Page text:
globeandmail.com, Thursday, February 14, 2002
Canada 3000 plans hit turbulence
By KEITH McARTHUR
From Friday's Globe and Mail
Efforts to revive Canada 3000 may not get off the ground because potential
investors are worried about Air Canada's plans to expand in the discount market.
Insiders say investors were willing to put up the $75-million in required
start-up capital until Air Canada president and chief executive officer Robert
Milton said last week that he wants Air Canada to become more of a discount
"That sort of did a lot of damage to the whole process," said Ajay Virmani,
president and chief executive officer of Canada 3000 Cargo Inc., who has said he
wants to invest between $2-million and $10-million in the new carrier.
"I'm a little more of a risk-taker . . ." Mr. Virmani said. "But investors who
are not industry-related are a little bit more skeptical. The biggest fear is
that Air Canada hasn't let anybody survive in this country ever, so why would
they let this one survive?"
Potential investors are worried that Montreal-based Air Canada will continue to
aggressively expand its discount brand Tango, which is aimed at the lower-cost
side of the market, just like the new Canada 3000.
Canada 3000 Inc. of Toronto ceased operations and went bankrupt in November,
stranding an estimated 50,000 passengers as far away as India and Australia.
Angus Kinnear, former president of Canada 3000, has been working on plans to
launch a new carrier using employees and equipment from the failed company and
possibly the Canada 3000 brand name.
The new airline, which goes by the name NewCo, was to start selling tickets in
April to launch service in late May to nine Canadian cities using 10 Airbus
A319s and A320s.
Mr. Virmani said there is a still a good chance that NewCo will get off the
ground, but he said it might be hard to make its target launch date.
"It might be pushed back a bit," Mr. Virmani said. "We're still hoping for May
23, but it's a $75-million investment, give or take, and people are very nervous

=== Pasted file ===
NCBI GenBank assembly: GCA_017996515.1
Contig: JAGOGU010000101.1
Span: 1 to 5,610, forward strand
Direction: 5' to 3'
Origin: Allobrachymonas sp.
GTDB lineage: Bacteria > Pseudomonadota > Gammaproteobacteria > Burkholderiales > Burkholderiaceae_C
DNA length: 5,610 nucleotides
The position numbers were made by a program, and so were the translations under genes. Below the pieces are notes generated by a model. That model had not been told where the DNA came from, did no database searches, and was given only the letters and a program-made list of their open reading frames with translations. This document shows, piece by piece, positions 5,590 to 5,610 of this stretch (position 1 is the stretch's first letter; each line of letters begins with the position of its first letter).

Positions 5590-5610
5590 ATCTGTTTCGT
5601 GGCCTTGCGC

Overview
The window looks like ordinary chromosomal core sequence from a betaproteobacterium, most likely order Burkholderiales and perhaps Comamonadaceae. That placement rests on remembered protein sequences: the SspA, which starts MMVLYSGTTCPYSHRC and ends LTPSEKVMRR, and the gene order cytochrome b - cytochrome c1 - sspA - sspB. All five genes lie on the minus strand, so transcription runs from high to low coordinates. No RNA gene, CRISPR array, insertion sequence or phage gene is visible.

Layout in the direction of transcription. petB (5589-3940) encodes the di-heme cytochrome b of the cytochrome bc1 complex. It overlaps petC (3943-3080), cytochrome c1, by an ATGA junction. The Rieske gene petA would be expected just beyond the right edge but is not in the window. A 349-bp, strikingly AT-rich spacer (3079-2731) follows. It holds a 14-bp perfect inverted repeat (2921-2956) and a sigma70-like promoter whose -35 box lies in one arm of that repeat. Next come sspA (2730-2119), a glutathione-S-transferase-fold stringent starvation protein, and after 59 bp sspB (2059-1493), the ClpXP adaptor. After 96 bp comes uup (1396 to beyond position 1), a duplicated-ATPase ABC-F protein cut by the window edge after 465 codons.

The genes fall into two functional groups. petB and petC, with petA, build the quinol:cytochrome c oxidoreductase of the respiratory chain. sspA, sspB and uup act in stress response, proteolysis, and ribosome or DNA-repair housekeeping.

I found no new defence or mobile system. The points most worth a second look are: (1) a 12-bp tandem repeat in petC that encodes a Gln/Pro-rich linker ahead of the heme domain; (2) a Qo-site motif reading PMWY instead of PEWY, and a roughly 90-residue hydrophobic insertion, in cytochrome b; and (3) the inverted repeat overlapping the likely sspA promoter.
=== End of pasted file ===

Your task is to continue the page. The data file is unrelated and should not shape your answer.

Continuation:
about investing their money when they don't know what the rules of the game are.
And I don't blame them, actually."
Mr. Virmani said NewCo officials have been working the phones to try to
persuade investors to stick with the proposed carrier.
Mr. Kinnear did not return calls yesterday. But another former Canada 3000
executive said he is still hoping for a May 23 launch.
"We have a number of investors that we have to manage to put together into a
group that would actually work together," said Don Kennedy, former chief
financial officer of Canada 3000.
In a conference call last week with reporters and analysts, Mr. Milton said Air
Canada's traditional business model has been unable to generate sustainable
profit, unlike the low-cost model pioneered by Dallas-based Southwest Airlines
Co. and adopted in Canada by Calgary-based WestJet Airlines Ltd.
Mr. Milton said he wants Air Canada's domestic product to become more like a
discount carrier. By the summer, Tango will represent 10 per cent of Air
Canada's domestic capacity.
Michel Leblanc, former chairman of Royal Aviation Inc., has also been working
on plans to get his airline back in the skies. Royal was acquired by Canada 3000
before it went bankrupt.
Mr. Leblanc said yesterday that plans are progressing for his new airline. He
said he's not concerned about Air Canada's discount efforts: "I think that's pie
in the sky. You can't be a discount carrier with a high cost structure. That
Mr. Leblanc would not say whether he has been able to line up any investors for
his proposed airline.
A former associate said plans for the new Royal are facing the same challenges
as Canada 3000 when it comes to raising capital.
Roland Blais, Royal's former chief financial officer, said investors are
concerned about whether they will be protected from Air Canada's discount brand
Mr. Blais, who is not involved with the new Royal, said that if Tango's wings
are clipped, both of the proposed airlines will get off the ground. Otherwise,
neither will launch.
The federal Competition Bureau said it was about to ground Tango for alleged
anti-competitive behaviour when Canada 3000 failed in November. Air Canada said
it did nothing improper with Tango. The dominant carrier said it has only used
the discount brand to match competitors' prices and not to undercut them.
Because the new Canada 3000 would be incorporated as a new company, it would be
insulated from the debts and contracts of the previous Canada 3000. The company
would have to buy any assets and the brand name from Canada 3000's trustee in